Spectre and Meltdown have caused severe alarm in recent days. You may have read about up to 30% impact on PostgreSQL databases, which I believe to be overstated because of misunderstandings in the media. Let’s dig into this in more detail.
TL;DR Summary: no PostgreSQL patch required, -7% performance hit
In response to these new security threats various OS patches have been released. Various authors have published benchmarks around these and they have, in some cases, stated worst-case measurements as impact measurements. For example: stating a 30% hit when, in fact, we are seeing a 7% hit on a busy server. Regrettably, it looks to me like some people outside the PostgreSQL community have spread this news as a problem for PostgreSQL, without clearly stating the workload measured, or that it could affect all types of database about the same amount.
So let’s back up a little: these patches affect the OS – there is no specific vulnerability in PostgreSQL and crucially, there is no security patch planned. Yup, that’s right, no patch.
Why? The published exploits require access to the OS, which is not possible through PostgreSQL except where the user has SuperUser access through the use of untrusted PL languages, such as PL/PerlU. So in general, there is no attack vector through user access to PostgreSQL databases.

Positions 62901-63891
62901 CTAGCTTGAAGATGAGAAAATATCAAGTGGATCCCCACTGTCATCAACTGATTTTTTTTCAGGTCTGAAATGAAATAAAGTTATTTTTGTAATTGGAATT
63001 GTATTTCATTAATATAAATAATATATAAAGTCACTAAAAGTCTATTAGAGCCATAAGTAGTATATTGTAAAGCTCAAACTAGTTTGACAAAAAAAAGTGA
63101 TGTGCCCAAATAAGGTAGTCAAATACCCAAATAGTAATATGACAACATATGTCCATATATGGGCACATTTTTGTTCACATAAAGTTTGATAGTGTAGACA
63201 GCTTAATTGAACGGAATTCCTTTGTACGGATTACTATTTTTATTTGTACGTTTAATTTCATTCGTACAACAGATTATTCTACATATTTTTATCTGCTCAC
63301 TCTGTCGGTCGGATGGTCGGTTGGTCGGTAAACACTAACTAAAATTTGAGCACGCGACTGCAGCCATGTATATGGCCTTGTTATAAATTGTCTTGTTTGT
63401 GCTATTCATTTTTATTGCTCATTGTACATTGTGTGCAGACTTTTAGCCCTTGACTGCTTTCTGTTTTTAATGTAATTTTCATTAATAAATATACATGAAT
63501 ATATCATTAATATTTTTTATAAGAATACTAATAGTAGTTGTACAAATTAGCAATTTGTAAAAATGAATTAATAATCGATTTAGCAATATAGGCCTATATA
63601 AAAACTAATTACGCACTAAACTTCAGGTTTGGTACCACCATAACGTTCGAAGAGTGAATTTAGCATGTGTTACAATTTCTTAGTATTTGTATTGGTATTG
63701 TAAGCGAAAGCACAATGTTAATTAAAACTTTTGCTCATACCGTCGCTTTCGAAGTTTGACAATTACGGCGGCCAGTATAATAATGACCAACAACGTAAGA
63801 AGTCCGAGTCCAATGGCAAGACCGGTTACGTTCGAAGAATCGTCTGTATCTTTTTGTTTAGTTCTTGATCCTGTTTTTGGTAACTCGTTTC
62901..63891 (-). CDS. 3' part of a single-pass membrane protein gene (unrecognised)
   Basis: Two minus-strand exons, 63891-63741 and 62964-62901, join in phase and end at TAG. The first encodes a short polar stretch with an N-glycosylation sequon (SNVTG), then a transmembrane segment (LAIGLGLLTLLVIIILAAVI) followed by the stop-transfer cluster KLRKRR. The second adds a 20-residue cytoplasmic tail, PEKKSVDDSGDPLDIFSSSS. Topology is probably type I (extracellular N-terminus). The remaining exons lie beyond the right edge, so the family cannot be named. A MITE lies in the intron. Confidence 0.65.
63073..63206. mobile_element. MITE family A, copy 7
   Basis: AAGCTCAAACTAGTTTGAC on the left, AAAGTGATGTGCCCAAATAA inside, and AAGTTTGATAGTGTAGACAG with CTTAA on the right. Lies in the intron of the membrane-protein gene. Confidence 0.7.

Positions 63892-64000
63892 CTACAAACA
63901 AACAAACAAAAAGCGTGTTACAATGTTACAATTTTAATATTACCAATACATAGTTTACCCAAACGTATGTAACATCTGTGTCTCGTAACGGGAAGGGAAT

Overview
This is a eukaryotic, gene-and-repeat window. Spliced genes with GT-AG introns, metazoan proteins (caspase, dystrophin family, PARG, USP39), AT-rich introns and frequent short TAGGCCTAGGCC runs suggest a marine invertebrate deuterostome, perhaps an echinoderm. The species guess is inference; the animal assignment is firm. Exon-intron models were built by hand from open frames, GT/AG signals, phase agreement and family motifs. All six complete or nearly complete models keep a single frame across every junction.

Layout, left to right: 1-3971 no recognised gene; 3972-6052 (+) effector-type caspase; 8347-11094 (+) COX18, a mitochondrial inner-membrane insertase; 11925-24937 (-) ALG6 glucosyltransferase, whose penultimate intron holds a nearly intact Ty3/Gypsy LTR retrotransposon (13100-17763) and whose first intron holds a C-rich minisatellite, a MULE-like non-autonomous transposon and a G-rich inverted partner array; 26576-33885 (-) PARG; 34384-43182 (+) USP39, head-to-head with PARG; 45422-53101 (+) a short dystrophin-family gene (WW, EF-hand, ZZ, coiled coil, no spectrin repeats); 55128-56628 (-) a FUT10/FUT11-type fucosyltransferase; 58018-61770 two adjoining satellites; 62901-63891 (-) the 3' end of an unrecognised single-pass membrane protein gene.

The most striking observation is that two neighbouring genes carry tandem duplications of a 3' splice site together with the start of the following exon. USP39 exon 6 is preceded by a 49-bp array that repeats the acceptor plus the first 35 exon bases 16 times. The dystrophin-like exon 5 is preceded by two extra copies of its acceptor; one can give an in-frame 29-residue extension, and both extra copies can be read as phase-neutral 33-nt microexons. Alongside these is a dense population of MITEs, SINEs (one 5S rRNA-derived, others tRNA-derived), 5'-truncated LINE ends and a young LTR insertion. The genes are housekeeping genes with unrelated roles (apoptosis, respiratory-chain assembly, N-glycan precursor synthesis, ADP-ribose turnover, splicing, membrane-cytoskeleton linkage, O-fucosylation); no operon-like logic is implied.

However, there is a noticeable CPU impact because of generalized patches being applied at OS level.
These will have a greater impact on CPU-bound database requests, so we expect the impact on I/O bound transactional workloads to be much smaller. The impact will be more noticeable on a server that is already heavily loaded than on a lightly loaded server, so the impact may vary as your workload increases/decreases. There is a small increase in latency.
Patches are now available for Red Hat and Ubuntu that allow you to enable the Page Table Isolation feature (pti:on).
We have performed a series of benchmarking tests to have a better idea on the real impact that can be caused by the patches. In general, a drop of around 7% on the number of transactions per second (TPS) was observed on standard pgbench tests on PostgreSQL 10. The impact is roughly the same on both smaller and larger systems.
OS security patches will need to be applied. Now, the big question is whether we should enable PTI or not? If PTI is disabled the 7% drop in performance goes away to almost nothing, maybe 1% or less. Whilst this might prove tactically advantageous, 2ndQuadrant would never recommend or endorse disabling PTI – use at your own risk!
Known exploits require attackers to be able to execute arbitrary code on the machine – the chance of this happening can be minimised by using a fully locked down application and/or using an SQLFirewall, like the one available to 2ndQuadrant Support Customers.